18. How is it that no one has mentioned grapefruit seed extract? GSE “contains Citricidal… a natural quaternary compound… converts the grapefruit bioflavonoids into an extremely potent compound.. proven to be highly effective in numerous applications.”
    Those applications are published elsewhere and include reports that it is MORE effective than chlorine on things such as e-coli, salmonella and even effective as a water purifying agent for organisms such as giardia!
    You can take GSE internally!!
    I use it in my toilet bowl with baking soda and a few drops of essential oil to leave it scrubbed (baking soda), disinfected (GSE) and smelling fresh and clean (essential oil).
    I have used it topically on skin (never full strength, please) for impetigo and fungal infestations. You can use it for a gargle AND drink some when coming down with cold/flu symptoms… plus many, many more applications. It is VERY effective!
    I would be quite interested to hear your feedback on this.

    1. Bebe,
      THAT is an impressive list! Thank you so much for sharing – I have been told about GSE before (and had to ask, “What’s GSE”) but I’ve just never tried it myself. Sounds like something for my shopping list…
      🙂 Katie

  19. well i think your site is fabulous…and it’s obvious you have done your reasearch.

    personally i think being exposed to germs is our best line of defense…
    .-= shelle ´s last blog ..A Giveaway! =-.

  20. Jennifer Taggart, TheSmartMama

    Your reader was right in one sense – the EPA does strictly regulate pesticides and the claims that are made. If a manufacturer makes pesticidial claims, then the product must conform to EPA regulations. So, for example, the Q-tips – antimicrobial that contain triclosan, which can be a regulated pesticide depending on how it is use, don’t make any claims to killing bugs on other things, just that the Q-tips will stay fresh. So, the Q-tips in this case aren’t pesticidial products. Similarly, if you look at vinegar or hydrogen peroxide sold in stores, they don’t make any claims that would subject them to regulation as pesticides by the EPA (although the hydrogen peroxide does make claims that subjects it to regulation as a medical product by the FDA). That doesn’t mean that the products don’t kill germs.

    He is also right that there are certain formulations that have been approved for food safety in a commercial kitchen.

    And you may want to be careful how things are worded- sanitize v. disinfect, etc. but he mostly just seems a bit cranky.

    Most of his quotes have to do w
    .-= Jennifer Taggart, TheSmartMama´s last blog ..What’s wrong with natural deodorants? You may be surprised to find aluminium. =-.

  21. I stumbled upon your blog and love it! I just wanted to add something about the whole disinfecting thing…I use essential oils. I have found a company that has their oils certified pure therapeutic grade and has the science to back it up. There are oils out there that kill bacteria when diluted 10,000 times! You may want to consider adding alittle oil to a spray bottle of distilled water. I use it on my counter tops and sinks around the house. I spray my dish rag at night after doing the dishes and don’t have to deal with that gooey/smelly rag anymore. I also use some essential oils instead of decongestants and for migraine relief. It has been a HUGE blessing to me and my family. Any one interested in learning more can go to my blog where I have a link to the website for the essential oils, or shoot me an email and I will get in touch with you!!!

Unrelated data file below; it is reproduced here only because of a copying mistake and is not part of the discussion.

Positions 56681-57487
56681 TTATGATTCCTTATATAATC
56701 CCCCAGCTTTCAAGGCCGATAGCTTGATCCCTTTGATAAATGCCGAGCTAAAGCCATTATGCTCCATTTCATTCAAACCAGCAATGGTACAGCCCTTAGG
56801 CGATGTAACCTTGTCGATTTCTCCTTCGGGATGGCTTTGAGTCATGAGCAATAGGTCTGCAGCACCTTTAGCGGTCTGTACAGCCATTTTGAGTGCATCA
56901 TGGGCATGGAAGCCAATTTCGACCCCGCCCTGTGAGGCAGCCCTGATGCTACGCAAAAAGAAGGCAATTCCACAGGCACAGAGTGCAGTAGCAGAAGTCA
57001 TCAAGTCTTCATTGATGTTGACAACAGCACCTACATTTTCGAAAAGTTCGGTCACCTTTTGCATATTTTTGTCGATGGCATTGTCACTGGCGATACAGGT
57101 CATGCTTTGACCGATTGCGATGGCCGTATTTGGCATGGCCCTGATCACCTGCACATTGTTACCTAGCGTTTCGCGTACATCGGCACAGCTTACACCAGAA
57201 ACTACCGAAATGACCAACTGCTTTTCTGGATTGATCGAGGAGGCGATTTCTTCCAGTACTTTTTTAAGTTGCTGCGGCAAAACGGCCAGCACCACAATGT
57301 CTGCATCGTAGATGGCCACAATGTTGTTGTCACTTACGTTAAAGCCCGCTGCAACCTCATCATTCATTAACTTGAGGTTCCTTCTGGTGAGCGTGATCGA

1. Alisse,

      It is on my list to learn more about essential oils. I have a friend who uses them for everything and will talk me through it when I get time. I do have a spray bottle of tea tree oil and water now; I’ll have to try the stinky rag trick! I love that there are things in nature that can already do everything the chemists in the labs are cooking up!
      🙂 Katie

  22. I think the guy is right about how to kill a broad spectrum of germs; however I’m not concerned about “germ” killing anyway. I don’t want my house to be a hospital. I think a sterile evironment is unnatural and not how humans are supposed to live. I don’t buy industrially produced foods. That’s how I keep super bugs out of my kitchen. Other than that, I use the homemade lye soap that my grandma made for her kitchen use. It cleans my kitchen to sparkling and the tallow mosturizes my hands. There most likely are bacteria on my countertops and I don’t care one bit.

  23. Definitely still use the peroxide on a puncture wound, though. It oxygenates the wound, helping prevent anaerobic ickies like tetanus from thriving. (Got this info from Dr. Sherri Tenpenny in her vaccine video.)
    .-= Rachel R.´s last blog ..Things I Don’t Understand About the Dresses-Only Movement =-.

    1. Rachel,
      Good to know- so punctures different than scrapes is how I understand your advice, ye?

      1. The reason you use hydrogen peroxide on a deep wond is that the bacteria that is growing in the deeper layers of tissue are not used to being exposed to oxygen and this inhibits their growth. Wounds that are superficial do not have to be treated with hydrogen peroxide since the bacteria near the surface of the skin (that is that they are exposed to oxygen and are used to breaking down oxygen containing compunds) break down peroxides.